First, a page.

STUDY DESIGN: Systematic review and meta-analysis of observational studies.
OBJECTIVE: The aim of the study is to evaluate different treatment modalities in the management of sacrococcygeal chordoma.
SUMMARY OF BACKGROUND DATA: Chordomas are primary malignant bone tumors associated with considerable morbidity and mortality.
METHODS: We searched MEDLINE, EMBASE, Cochrane Central-Register of Controlled Trials, and Scopus from inception to July 2015. Eligible studies included patients with sacrococcygeal chordoma treated exclusively with surgery, radiotherapy, or both. Two reviewers independently assessed the eligibility of potential studies, risk of bias, and extracted data. Outcomes of interest were all-cause mortality, progression-free survival, and metastases. We analyzed further surgical outcomes by resection margin. All outcomes were assessed at 60 months and more than 60 months following intervention.
RESULTS: We included 33 noncomparative studies reporting on 501 patients (mean age 57 years). Overall mortality rate was (16%) after surgical resection with adjuvant radiotherapy and (28%) after surgical resection, and (43%) after radiotherapy (P = 0.28). All-cause mortality following wide surgical resection was (32%) compared to (40%) after marginal resection (P = 0.51). Overall progression-free survival rate was (58%) after surgical resection with adjuvant radiotherapy and (55%) after surgery (P = 0.92). However, at more than 60 months follow-up, progression-free survival rates were significantly higher (P = 0.024) following surgical resection with adjuvant radiotherapy (74%) in comparison to surgery (55%) and radiotherapy (36%). Overall progression-free survival rates were nonsignificantly higher after wide surgical resection (66%) than marginal resection (33%) (P = 0.16). However, at 60 months follow-up, progression-free survival rates were significantly higher following wide surgical resection (73%) than marginal resection (33%) (P = 0.047).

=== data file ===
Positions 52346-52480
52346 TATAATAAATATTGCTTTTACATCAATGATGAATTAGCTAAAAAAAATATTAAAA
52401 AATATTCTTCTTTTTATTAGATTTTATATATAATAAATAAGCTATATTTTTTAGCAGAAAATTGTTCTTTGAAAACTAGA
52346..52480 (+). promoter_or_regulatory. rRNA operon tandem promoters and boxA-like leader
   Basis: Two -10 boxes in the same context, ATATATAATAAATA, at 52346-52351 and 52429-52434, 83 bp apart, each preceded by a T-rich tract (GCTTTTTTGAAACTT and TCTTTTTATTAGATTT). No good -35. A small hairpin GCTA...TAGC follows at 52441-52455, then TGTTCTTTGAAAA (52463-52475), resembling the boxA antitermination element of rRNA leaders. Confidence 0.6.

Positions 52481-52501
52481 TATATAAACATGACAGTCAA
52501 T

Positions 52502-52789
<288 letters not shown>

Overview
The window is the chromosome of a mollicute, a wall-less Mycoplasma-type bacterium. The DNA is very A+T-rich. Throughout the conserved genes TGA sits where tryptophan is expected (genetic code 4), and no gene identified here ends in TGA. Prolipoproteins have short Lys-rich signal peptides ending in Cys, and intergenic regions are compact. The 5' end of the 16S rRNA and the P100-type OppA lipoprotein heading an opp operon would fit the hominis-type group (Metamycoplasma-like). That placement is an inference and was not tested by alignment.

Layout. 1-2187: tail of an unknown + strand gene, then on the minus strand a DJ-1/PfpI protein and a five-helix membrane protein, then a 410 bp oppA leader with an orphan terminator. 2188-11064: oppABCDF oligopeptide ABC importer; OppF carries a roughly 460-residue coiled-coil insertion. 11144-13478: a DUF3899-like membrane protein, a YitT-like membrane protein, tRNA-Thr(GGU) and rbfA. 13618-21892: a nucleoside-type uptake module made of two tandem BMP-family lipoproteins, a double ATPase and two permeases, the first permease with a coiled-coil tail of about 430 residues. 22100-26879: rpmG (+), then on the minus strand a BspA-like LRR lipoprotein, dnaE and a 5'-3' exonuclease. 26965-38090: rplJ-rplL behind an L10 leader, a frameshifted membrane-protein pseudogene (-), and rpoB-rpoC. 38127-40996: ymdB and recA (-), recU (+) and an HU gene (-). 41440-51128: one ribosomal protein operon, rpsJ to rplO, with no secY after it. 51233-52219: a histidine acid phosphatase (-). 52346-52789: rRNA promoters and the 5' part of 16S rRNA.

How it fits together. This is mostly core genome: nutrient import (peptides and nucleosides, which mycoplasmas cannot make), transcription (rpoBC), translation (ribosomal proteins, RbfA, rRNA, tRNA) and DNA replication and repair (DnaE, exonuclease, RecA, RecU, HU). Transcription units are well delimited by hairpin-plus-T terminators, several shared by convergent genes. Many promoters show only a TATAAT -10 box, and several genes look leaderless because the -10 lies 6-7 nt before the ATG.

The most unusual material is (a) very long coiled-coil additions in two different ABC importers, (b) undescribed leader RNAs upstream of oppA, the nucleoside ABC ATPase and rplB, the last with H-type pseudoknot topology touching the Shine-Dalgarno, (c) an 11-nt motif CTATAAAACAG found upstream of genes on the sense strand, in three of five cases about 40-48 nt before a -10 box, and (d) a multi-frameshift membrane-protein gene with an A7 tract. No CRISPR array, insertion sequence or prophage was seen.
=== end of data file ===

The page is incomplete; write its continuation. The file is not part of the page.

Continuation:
CONCLUSION: Sacrococcygeal chordoma is a difficult to treat disease entity. Until comparative studies become available, wide surgical resection and multidisciplinary management are the recommended approaches to improve patient outcomes.3.
ASJC Scopus subject areas
- Orthopedics and Sports Medicine
- Clinical Neurology